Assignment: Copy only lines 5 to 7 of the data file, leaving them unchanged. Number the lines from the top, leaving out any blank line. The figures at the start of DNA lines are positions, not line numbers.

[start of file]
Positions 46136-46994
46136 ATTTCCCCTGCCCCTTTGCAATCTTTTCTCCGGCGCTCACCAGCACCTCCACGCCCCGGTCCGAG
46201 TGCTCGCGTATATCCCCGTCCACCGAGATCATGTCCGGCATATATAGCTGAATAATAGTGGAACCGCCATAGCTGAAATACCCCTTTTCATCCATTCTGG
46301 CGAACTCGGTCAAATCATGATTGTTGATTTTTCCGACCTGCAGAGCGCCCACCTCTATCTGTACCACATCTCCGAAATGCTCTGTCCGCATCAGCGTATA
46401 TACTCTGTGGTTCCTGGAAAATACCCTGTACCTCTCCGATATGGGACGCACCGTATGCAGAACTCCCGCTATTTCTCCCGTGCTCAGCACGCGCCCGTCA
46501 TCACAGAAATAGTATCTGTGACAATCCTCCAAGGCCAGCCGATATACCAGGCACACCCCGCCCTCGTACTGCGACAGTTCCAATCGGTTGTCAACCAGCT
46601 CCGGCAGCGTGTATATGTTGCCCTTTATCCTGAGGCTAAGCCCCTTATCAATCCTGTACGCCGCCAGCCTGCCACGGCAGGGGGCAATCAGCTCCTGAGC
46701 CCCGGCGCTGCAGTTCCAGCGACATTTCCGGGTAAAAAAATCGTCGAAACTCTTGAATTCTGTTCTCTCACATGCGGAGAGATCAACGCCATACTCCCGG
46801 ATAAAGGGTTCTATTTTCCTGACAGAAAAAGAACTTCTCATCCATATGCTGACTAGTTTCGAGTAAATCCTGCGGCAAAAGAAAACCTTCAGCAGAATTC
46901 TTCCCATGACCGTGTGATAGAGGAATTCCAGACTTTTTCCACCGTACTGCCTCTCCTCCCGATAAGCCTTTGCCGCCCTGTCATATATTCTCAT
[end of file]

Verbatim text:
46401 TACTCTGTGGTTCCTGGAAAATACCCTGTACCTCTCCGATATGGGACGCACCGTATGCAGAACTCCCGCTATTTCTCCCGTGCTCAGCACGCGCCCGTCA
46501 TCACAGAAATAGTATCTGTGACAATCCTCCAAGGCCAGCCGATATACCAGGCACACCCCGCCCTCGTACTGCGACAGTTCCAATCGGTTGTCAACCAGCT
46601 CCGGCAGCGTGTATATGTTGCCCTTTATCCTGAGGCTAAGCCCCTTATCAATCCTGTACGCCGCCAGCCTGCCACGGCAGGGGGCAATCAGCTCCTGAGC